“I really enjoy it and it gives me a day out as well. I like to think I am helping others. It is a very happy atmosphere.”

Phyllis Mann, 78, who has volunteered at the centre for the last 16 years.

“The day care centre has been my lifeline. I used to come here two days a week but I was reassessed and social care services only pay for one day a week now. I couldn't afford to pay for the other day.

“I suffer from depression and coming here has been my therapy. People should be funded properly. I can be expensive.”

Joe Cassidy, of Baldry Close, who was making a model traction engine out of matches.

“I like coming here and I don't think it is that expensive. It costs me about £15 to come here once a week and it's the only day out I have, so I don't worry too much about the cost.

“I like the atmosphere and I enjoy talking to people. I look forward to coming every week.I'm one of the oldest here today. I don't mind paying.”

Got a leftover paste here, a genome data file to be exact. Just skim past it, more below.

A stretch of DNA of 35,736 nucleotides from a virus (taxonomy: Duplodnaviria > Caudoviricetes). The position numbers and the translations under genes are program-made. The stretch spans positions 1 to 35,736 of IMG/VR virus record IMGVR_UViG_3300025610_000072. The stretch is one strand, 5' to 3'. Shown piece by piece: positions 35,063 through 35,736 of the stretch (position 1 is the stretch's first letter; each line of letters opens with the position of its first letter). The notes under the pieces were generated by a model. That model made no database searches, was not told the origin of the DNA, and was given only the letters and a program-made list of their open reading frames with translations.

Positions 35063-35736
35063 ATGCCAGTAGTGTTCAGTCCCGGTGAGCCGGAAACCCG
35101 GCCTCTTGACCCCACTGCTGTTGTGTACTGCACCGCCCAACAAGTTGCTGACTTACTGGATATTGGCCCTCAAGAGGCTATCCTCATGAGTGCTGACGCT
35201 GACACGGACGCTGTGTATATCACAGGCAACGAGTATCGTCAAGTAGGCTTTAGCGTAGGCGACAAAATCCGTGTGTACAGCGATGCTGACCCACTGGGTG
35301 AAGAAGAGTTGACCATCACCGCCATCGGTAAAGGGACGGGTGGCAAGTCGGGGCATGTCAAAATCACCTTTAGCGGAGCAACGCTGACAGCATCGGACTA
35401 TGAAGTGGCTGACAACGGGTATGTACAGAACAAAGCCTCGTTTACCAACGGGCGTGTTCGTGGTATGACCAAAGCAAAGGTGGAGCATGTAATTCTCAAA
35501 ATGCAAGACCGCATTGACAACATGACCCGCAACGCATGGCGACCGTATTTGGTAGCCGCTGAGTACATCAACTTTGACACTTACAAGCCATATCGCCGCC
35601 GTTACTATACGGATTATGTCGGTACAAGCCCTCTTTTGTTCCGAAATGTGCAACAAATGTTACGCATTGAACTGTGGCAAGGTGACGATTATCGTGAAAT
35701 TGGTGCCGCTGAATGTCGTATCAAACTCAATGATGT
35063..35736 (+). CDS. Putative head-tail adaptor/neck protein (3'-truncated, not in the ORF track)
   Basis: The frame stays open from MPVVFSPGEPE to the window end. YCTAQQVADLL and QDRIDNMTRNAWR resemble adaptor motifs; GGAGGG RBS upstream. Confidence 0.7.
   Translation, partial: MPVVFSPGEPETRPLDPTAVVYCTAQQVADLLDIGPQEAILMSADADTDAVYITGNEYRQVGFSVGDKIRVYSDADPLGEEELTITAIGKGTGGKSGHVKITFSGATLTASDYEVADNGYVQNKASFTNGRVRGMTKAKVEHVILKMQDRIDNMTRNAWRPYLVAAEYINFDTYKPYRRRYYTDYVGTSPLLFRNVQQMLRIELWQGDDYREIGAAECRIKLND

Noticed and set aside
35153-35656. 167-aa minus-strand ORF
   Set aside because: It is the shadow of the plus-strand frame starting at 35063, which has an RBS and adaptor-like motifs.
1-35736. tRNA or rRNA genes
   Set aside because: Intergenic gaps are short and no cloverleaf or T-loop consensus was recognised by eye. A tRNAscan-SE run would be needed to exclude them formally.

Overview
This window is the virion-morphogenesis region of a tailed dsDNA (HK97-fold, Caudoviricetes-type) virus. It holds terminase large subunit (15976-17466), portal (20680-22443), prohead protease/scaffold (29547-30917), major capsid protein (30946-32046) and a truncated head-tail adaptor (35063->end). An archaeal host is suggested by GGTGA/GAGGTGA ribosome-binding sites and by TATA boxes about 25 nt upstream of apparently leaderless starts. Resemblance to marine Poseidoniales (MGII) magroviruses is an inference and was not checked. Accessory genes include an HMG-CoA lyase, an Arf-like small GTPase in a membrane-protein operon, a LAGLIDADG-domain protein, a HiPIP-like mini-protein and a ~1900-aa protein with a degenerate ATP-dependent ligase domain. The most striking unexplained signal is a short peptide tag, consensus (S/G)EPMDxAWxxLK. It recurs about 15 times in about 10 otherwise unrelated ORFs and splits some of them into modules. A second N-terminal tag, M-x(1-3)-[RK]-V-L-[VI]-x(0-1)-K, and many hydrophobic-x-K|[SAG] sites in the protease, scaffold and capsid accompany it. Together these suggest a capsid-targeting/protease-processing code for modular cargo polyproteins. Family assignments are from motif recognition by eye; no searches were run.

Retired barmaid Grace Rooke, 92, from Peppercorn Way, Ipswich, enjoys one day a week at the centre.

FOR too long the older generation has been overlooked as people suffer care homes closing, dwindling pensions, hospital wards closing, and not enough carers in the community.

Our Golden Years campaign aims to make sure that the older years really are Golden Years.

We will:

Listen to our older generation.

Fight for dignity in old age.

Make sure older people get the voice they need to raise the topics that matter to them.

Crusade on issues affecting pensioners.

Inform older people about the help and assistance available for them.

Dig out those inspirational stories that show old age need not be the barrier to a fulfilled and active life.

Champion achievement

If you have a story for Golden Years, call the newsdesk on 01473 324788 or e-mail starnews@eveningstar.co.uk or write to The Evening Star, 30 Lower Brook Street, Ipswich, IP4 1AN.